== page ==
(Crystal A. Proxmire, 7/23/2011)
“Don’t get me wrong, I love the electrical grid. DTE provides a wonderful service. But I am a control freak and I’d rather have my own stuff.”
Passing by his laboratory at 2905 Hilton it’s hard to miss the wind turbines, solar panels and tubes which are busily collecting energy to give O’Mara and his staff light and heat. The systems employed take care of much of the office’s lighting and also warm the women’s restroom using a solar thermal system that cycles beneath the room’s recently tiled floor. A captured rainwater system nourishes the lawn and flowers.
The experiments began three years ago when O’Mara, who typically does environmental testing and chemical analysis for industry, was talking with a client about the rising costs of utilities. They installed some equipment at a facility in Birmingham, and when a plumbing problem came up at his own office, it seemed like the perfect time to make some changes.
He installed the solar thermal heating system, and took it a step further by connecting the water heater to his off-grid electrical storage system. When the sun is out, the solar thermal panels and photovoltaic (PV) panels channel energy down through wires in the roof and put through a regulator and into a set of eight 12 volt deep storage batteries. When the batteries become full, the regulators discharge energy into the hot water tank.
The system has consistently also provided the power to run all of the 24-hour emergency lighting in the building which is required by code, plus enough power to run lights in the offices and his laptop during the day, while also holding a supply that could be used approximately two days if energy collection were to be interrupted.
“It costs me about $25,000 a year just to keep this building going for electric and heat,” O’Mara said. He estimates that the equipment has cost him about $20,000 but that with factoring in trial and error he thinks he could produce a similar system for about $10,000. And overall it saves him $2,000 a year off his electric bill and an estimated $500 more off his gas bill.
“Ten years may seem like a long time for a return on investment, but what else can you do? There is no return if you just pay as you consume. Where is your money going then?”
He looks forward to adding more storage and expanding his experiments to more aspects of his building management. He also sees this as an opportunity to give his clients a way to reduce their operating costs.
“I’m not an expert at this yet,” he said. “And I’m always up front with people about that. But I do want to help people learn to do this. So if they’re willing to experiment along with me, there can be long-term benefits.”
The components are available from multiple manufacturers. The key is figuring out what balance of equipment meets the needs of a particular facility. “A lot of the manufactures provide a great product, but don’t offer much support. The art in business is to connect technology with the human needs involved.”
The human aspect is not lost even in the cold mechanical components hidden in the laboratory’s back room or stuck up on the roof. Each part is named after loved ones of those who helped with project. Three PV tube panels are named after O’Mara’s daughters Amber and Sam. The third is after his granddaughter Briana. Sons Billy and Patrick are the honored wind turbines in their name, and the solar thermal extractor is named after a friend named Megan, and other acquaintances of O’Mara’s friend and co-experimenter Don Somel and Chief Organizer Charles Puissegur got the names of the hot water tank (Sandy) and the heat exchanger (Tina). The three friends built the frames themselves, and made them adjustable to maximize exposure to the sun in different seasons, and the tubing used around the roof was also custom-built.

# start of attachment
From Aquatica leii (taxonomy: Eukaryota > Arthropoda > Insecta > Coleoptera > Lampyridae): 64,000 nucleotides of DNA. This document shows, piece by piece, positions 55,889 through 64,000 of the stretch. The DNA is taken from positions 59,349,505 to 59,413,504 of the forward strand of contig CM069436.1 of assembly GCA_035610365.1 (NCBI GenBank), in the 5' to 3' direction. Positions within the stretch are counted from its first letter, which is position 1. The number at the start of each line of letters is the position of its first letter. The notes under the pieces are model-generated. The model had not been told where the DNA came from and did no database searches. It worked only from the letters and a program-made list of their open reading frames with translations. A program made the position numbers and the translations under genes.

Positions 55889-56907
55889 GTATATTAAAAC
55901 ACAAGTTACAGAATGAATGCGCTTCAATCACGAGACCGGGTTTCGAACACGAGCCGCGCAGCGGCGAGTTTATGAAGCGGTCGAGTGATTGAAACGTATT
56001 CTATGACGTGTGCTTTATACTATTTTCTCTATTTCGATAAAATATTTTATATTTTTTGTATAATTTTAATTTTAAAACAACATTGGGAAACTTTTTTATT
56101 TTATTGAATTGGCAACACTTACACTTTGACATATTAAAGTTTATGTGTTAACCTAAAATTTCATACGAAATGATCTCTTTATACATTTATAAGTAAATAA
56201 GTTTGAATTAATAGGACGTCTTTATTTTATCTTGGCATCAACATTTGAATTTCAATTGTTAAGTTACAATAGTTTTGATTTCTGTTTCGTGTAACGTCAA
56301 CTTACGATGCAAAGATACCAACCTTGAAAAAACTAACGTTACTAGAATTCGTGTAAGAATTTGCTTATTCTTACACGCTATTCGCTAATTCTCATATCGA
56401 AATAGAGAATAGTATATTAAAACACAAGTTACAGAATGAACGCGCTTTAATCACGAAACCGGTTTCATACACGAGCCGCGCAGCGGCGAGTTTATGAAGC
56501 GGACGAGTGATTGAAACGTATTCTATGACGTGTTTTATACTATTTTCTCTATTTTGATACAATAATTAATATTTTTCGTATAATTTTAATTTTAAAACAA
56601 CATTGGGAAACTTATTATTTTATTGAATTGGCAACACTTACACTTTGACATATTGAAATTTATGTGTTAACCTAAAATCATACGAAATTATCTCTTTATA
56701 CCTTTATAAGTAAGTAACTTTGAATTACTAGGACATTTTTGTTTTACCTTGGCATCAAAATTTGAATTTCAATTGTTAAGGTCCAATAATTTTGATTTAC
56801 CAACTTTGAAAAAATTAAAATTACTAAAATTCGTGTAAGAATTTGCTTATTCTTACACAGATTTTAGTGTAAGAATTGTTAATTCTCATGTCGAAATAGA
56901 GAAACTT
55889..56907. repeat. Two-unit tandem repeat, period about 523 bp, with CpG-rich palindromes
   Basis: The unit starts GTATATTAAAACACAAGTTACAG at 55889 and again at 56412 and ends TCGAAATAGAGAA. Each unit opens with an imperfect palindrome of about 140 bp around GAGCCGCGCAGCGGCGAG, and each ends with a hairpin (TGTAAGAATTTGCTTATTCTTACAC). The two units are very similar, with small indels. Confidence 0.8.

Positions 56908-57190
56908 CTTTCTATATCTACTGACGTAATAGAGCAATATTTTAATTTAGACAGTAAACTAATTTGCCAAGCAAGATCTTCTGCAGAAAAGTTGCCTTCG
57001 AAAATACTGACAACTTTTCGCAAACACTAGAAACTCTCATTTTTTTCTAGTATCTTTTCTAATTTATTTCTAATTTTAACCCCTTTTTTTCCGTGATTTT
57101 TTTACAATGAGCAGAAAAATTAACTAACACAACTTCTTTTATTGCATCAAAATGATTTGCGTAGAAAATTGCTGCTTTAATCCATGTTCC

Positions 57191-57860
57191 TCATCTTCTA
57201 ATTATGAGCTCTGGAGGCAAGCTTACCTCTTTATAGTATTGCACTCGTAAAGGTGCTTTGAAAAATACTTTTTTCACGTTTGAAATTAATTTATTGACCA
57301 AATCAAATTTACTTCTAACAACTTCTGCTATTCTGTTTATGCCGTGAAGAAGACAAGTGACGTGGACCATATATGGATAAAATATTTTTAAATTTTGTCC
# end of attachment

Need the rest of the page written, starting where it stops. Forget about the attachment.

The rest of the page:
Other benefits of experimenting in alternative energy seem obvious as our interview happened to have been scheduled in the midst of a three-day electrical system failure that affected over half the city. (see http://oaklandcounty115.com/2011/07/22/power-outage-update).
“One of the very practical reasons to do this is so I can control my exposure to factors that I cannot control,” O’Mara said. “If everybody has a little personal power supply it would be easier when there are outages. We could all have a little fan and a laptop to keep connected to information.”
Midwest Analytical Services is an chemical and environmental testing facility that serves clients in many different industries – from attorneys to hospitals, food producers, and various manufacturers. As with his quest for acquiring more power, O’Mara has been determined that his business should be his own. By the age of 17 he was a respected chef, and his love for preparing good food grew alongside a passion for chemistry as he worked his way through college.
At 22 he saw an opportunity. “Air bags did not exist in 1986,” he said. “I’d been working at a business incubator in Detroit when an engineer down the hall got the idea that he wanted to use sodium azide in air bags. His idea as to build a factory in East India, which is where he was from and where his family was. He needed research and development for his business plan, so I had him and enough other potential clients that I felt comfortable opening up my own lab… That guy ended up being one of three sodium azide suppliers in the world.”
O’Mara’s success grew as well, and now with over 200 clients for Midwest Analytical, and also a flourishing restaurant in Berkley (aptly called O’Mara’s), and children now building careers of their own, he is excited to see this potentially powerful new project grow.
Find out more about Midwest Analytical Services at www.e4mas.com. Also check out O’Mara’s Restaurant at http://www.omaras.net. Keep up with alternative energy and other local environmental issues in our Green News Section.